The film offers insight into the annual Apple Crown ritual of the city of Merano, during which a wooden crown is decorated with apples. Leimer documents the interaction between work and tradition, and in the subtitles, she describes the changes in fruit growing as a result of the monitoring instituted since Italy joined the Economic Union: the reduction and loss of the range of varieties, transformations in the landscape, and the standardization of cultivars. In the video, the artist subverts the primeval character of the ritual by having the varieties of apples traditionally used replaced with the standardized, trademarked “Pink Lady” apple.
Lucy Beech’s film treats themes of breeding bio clinical labor, “host” procreation, the erasure of the female in fertility research and hormonal multispecies pharmaceutical relationships. It tracks the experience of a cross-border consumer in the commercial surrogacy industry within an inter-corporeal network of human and non-human relations. We encounter this “reproductive exile” on the road, in her car, obsessed with a machine called ‘Eve’— a three-dimensional representation of the human female reproductive system who she confides in while swabbing, driving and injecting herself in a seemingly endless loop.
Bakowski’s practice includes performance, sound installations, animation and film. Yeti fits somewhere in the middle as the film action centres around the artist performance of the body in architecture, in this case the building where he lives. We observe the repetitive action of climbing steeps, knocking one’s head against the wall, -and partly a definition of the self with floating consumer CGI images. Inspired by Bruce Nauman repetitive gestural videos, Nokia cellphones, Levi’s, Red Wings shoes become signifiers of identity and performance props layered onto the film image.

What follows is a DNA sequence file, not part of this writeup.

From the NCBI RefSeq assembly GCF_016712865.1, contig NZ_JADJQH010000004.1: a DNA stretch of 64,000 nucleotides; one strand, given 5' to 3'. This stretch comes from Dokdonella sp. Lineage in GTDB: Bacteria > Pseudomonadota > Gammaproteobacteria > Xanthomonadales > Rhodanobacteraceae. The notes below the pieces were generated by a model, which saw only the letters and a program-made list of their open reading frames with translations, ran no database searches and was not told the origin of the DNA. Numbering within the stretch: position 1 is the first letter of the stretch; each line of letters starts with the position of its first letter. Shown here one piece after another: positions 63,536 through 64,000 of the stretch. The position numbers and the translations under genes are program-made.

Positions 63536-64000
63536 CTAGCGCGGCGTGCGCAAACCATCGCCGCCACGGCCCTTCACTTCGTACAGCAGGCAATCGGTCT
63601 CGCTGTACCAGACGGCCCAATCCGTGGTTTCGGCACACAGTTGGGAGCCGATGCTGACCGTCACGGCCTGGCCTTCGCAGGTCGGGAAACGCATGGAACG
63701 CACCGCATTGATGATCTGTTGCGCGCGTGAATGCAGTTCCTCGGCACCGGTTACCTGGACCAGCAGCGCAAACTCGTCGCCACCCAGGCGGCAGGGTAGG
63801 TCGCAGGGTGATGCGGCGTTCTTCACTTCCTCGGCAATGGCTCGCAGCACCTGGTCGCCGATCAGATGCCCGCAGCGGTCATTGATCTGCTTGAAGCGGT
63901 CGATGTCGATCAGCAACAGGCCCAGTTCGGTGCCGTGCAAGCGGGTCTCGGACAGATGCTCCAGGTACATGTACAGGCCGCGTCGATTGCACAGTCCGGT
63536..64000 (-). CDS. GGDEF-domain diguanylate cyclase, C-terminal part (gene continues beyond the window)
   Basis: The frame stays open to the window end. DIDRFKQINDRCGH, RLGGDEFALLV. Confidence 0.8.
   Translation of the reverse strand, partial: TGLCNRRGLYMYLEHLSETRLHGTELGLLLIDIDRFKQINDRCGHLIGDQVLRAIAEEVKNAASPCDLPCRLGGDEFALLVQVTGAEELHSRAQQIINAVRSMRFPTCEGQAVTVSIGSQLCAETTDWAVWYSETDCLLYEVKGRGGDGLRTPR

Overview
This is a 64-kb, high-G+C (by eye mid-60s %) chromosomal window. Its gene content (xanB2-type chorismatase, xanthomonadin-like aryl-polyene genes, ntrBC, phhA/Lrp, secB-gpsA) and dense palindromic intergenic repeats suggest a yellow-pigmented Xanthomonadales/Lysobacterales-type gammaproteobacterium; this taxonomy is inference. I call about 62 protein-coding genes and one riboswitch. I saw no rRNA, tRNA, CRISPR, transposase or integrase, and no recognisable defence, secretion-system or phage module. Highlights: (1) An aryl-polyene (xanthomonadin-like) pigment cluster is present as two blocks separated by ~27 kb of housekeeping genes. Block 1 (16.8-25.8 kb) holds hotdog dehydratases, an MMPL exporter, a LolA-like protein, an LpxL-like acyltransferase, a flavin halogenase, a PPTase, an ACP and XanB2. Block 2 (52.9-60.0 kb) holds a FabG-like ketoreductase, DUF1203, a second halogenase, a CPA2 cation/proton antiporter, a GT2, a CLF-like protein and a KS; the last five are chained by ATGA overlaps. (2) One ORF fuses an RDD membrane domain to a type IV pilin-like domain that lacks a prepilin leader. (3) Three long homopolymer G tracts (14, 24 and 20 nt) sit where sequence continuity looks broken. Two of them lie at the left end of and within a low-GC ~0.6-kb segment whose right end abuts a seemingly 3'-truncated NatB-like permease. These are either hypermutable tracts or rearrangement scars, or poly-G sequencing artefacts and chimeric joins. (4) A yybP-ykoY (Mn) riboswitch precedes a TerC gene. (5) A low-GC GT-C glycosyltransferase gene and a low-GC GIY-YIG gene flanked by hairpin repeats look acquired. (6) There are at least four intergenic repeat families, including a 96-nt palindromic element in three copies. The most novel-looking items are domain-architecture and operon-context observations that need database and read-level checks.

The film takes place in Blackpool, a historic seaside resort whose dazzling entertainment culture has been brutalized by austerity and falling visitor numbers. Quinlan and Hastings – whose practice unfolds a desire to render visible the material and relational possibilities of queer sites- explore how Blackpool’s nostalgia extends into the gay scene, harking back to both the golden-era of musical theatre, where closeted queers found a language to describe their experience, and the trauma of the AIDS years – an internalization process that allows the community to come to terms with its history.
Using a 16mm Bolex and Amiga computer, Hammer creates a witty and stunning film about how women view their sexuality versus the way male images of women and sex are perceived. The impact of technology on sexuality and emotion and the sensual self is explored through computer language juxtaposed with everyday colloquial language of sex. No No Nooky Tv confronts the feminist controversy around sexuality with electronic language, pixels, and interface. Even the monitor is eroticized in this film/video hybrid that points fun at romance, sexuality, and love in our post-industrial age.
In The Needle and the Larynx (2016), a voice surgeon injects Botox into her larynx, which effectively causes her voice to deepen for several months. Footage of the treatment is accompanied by a fable about a girl who asks to have her voice lowered and threatens the reluctant doctor with a plague of mosquitoes, should he refuse. The Needle and the Larynx caricatures gender stereotypes and undermines the demands of a repressive society on women’s bodies. Capturing her own experience as a patient, she questions the history and orthodoxies of the medical profession.
Video is curated by Attilia Fattori Franchini who is an independent curator and writer based in Vienna and Milan. She is the curator of the commission program BMW Open Work by Frieze and of Curva Blu, a residency project in Favignana, Sicily. She is currently preparing upcoming projects in Naples and Milan.
Save the Date
26–29 September 2019
Marx Halle Vienna